Objective A new condition, “child affected by parental relationship distress” (CAPRD), was introduced in the DSM-5. A relational problem, CAPRD is defined in the chapter of the DSM-5 under “Other Conditions That May Be a Focus of Clinical Attention.” The purpose of this article is to explain the usefulness of this new terminology. Method A brief review of the literature establishing that children are affected by parental relationship distress is presented. To elaborate on the clinical presentations of CAPRD, four common scenarios are described in more detail: children may react to parental intimate partner distress; to parental intimate partner violence; to acrimonious divorce; and to unfair disparagement of one parent by another. Reactions of the child may include the onset or exacerbation of psychological symptoms, somatic complaints, an internal loyalty conflict, and, in the extreme, parental alienation, leading to loss of a parent–child relationship. Results Since the definition of CAPRD in the DSM-5 consists of only one sentence, the authors propose an expanded explanation, clarifying that children may develop behavioral, cognitive, affective, and physical symptoms when they experience varying degrees of parental relationship distress, that is, intimate partner distress and intimate partner violence, which are defined with more specificity and reliability in the DSM-5. Conclusion CAPRD, like other relational problems, provides a way to define key relationship patterns that appear to lead to or exacerbate adverse mental health outcomes. It deserves the attention of clinicians who work with youth, as well as researchers assessing environmental inputs to common mental health problems. Continue reading “CAPRD”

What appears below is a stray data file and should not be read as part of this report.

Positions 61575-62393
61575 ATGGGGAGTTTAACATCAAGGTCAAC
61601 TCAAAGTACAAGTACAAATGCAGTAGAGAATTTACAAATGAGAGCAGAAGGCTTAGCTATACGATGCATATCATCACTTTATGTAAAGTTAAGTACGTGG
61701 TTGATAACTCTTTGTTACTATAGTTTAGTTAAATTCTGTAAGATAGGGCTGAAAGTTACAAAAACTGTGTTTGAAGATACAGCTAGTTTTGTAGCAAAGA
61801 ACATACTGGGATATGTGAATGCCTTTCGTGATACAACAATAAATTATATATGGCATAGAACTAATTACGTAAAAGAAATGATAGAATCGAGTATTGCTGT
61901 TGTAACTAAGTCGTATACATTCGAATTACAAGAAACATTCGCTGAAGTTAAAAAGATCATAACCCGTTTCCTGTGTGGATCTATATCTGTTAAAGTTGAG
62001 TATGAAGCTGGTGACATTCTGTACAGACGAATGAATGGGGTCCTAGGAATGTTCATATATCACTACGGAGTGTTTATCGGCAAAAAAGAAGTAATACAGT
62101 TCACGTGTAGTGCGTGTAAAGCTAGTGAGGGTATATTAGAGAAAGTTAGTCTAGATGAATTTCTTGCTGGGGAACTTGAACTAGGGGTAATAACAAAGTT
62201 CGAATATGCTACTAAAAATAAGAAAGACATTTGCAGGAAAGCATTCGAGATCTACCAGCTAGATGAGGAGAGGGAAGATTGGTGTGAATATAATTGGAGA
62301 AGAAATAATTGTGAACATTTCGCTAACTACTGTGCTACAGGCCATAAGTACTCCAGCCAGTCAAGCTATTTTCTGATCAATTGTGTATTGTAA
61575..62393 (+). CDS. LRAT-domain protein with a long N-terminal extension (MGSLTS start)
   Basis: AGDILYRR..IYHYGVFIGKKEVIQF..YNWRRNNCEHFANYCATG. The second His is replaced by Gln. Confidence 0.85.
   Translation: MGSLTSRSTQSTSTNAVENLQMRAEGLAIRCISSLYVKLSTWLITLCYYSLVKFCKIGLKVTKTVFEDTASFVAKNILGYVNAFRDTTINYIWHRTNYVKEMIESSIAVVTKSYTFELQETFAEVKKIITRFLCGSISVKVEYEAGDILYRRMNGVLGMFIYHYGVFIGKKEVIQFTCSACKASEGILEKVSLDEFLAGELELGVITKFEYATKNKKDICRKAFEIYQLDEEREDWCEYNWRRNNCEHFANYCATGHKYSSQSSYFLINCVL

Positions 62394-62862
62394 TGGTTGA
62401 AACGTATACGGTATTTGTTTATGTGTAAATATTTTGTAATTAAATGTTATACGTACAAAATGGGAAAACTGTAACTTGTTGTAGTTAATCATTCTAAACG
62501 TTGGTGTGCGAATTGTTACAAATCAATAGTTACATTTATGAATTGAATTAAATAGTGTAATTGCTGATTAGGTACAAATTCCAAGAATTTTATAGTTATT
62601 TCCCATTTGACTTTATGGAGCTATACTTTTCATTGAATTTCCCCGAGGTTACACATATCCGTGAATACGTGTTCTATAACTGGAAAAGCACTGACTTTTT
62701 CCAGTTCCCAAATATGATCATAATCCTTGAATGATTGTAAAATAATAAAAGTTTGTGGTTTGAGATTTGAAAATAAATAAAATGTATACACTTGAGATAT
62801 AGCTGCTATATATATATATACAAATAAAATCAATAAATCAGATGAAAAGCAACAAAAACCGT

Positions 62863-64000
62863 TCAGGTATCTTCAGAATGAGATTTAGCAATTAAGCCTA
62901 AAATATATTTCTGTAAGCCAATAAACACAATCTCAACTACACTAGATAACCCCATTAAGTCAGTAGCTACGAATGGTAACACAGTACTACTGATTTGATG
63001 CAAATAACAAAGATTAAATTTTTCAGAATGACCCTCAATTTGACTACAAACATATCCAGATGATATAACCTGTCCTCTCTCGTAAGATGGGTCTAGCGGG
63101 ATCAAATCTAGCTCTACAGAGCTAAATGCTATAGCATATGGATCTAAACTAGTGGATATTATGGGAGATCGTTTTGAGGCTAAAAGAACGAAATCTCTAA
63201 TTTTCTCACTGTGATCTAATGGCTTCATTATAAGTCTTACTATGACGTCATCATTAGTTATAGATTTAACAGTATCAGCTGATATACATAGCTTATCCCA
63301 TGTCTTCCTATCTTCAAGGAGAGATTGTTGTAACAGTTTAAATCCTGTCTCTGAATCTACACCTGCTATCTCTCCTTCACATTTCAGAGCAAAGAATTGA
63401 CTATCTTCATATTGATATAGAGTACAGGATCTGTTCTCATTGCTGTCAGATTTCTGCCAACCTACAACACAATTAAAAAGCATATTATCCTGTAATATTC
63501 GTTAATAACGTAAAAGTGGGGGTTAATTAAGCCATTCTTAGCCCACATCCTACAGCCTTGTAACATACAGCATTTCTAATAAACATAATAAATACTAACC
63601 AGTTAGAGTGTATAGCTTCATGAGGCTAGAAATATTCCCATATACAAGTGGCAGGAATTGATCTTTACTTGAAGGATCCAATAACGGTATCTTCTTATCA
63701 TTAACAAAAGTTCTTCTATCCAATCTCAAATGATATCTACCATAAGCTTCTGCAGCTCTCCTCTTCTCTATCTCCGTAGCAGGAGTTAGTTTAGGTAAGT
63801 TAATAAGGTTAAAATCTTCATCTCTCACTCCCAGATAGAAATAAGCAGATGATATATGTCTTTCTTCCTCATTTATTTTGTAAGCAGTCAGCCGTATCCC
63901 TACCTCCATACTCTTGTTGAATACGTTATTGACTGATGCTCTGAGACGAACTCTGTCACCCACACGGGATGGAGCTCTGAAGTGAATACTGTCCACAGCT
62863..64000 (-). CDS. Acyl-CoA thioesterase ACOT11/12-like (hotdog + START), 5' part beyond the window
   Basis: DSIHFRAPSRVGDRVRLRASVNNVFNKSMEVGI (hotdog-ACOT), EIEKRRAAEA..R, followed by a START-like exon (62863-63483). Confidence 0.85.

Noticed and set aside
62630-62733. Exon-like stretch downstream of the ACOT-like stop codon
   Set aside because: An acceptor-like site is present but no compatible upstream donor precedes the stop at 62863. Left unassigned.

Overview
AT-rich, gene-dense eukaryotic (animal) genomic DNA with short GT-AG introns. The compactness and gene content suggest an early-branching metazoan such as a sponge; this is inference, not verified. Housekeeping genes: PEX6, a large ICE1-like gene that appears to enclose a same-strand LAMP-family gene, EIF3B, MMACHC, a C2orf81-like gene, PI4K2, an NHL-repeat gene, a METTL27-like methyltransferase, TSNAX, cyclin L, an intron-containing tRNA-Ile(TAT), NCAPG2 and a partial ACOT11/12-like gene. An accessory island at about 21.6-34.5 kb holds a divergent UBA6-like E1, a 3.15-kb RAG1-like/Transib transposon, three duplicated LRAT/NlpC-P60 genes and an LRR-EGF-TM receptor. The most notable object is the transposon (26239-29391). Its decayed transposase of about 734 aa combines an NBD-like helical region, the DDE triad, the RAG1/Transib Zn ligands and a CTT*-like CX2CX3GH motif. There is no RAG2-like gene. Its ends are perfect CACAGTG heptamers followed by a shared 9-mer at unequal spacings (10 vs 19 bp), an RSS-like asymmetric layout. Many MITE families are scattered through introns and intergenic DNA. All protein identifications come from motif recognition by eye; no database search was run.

The therapist models many of the skills and validates the valid thoughts, wants, and emotional responses of each family member along the way or coaches family members to do this, thus demonstrating or facilitating skillful responses and alternatives for the clients and cheerleading their new steps (Fruzzetti & Ruork, 2018).
Much like the process of individual chain analysis (e.g., Rizvi & Ritschel, 2014), a double chain analysis is an opportunity for both assessment and intervention. The goal is to understand the antecedents and consequences of a problematic behavior in order to facilitate the generation of possible solutions. Typically, in individual chain analysis the therapist and client will discuss the client’s behavioral chain (vulnerabilities, thoughts/judgments, emotions, sensations, actions) and then identify and practice possible solutions to “break the chain.” All events are understood primarily from the perspective of the client. In a double chain analysis, each individual’s chain is described, including points in which their chains intersect and affect each other. These “public” links are shaded in Fig. 1, and only one occurs at any given moment, highlighting actions or verbal behaviors that are relevant to both people. In contrast, the “open” links are drawn for each person simultaneously. A double chain thus can illuminate a great deal about the transaction between one individual’s overt behavior and the other’s dysregulated emotion (and vice-versa), allowing for the selection of specific targets to treat, ultimately replacing problematic reactions and other behaviors with new emotional or relationship skills, as well as mutual understanding.
To begin a double chain analysis, the therapist (with input from the individual client and the family) selects a specific instance (specific day, time, and place) of a problem or conflict. Each family member then goes though the links on the chain, including vulnerabilities, thoughts, urges, emotions, and actions (verbal or other). As shown in Fig. 1, the shaded links represent the public events and the nonshaded links represent private experiences (thoughts, emotions, desires, etc.), that can only be understood once described in an accurate way. Each individual has the opportunity to disclose his or her experiences and validate the other’s experiences. With this greater knowledge of the chain of events, each person can discuss and practice skillful alternatives to “break the chain” and end the interaction in a completely different manner.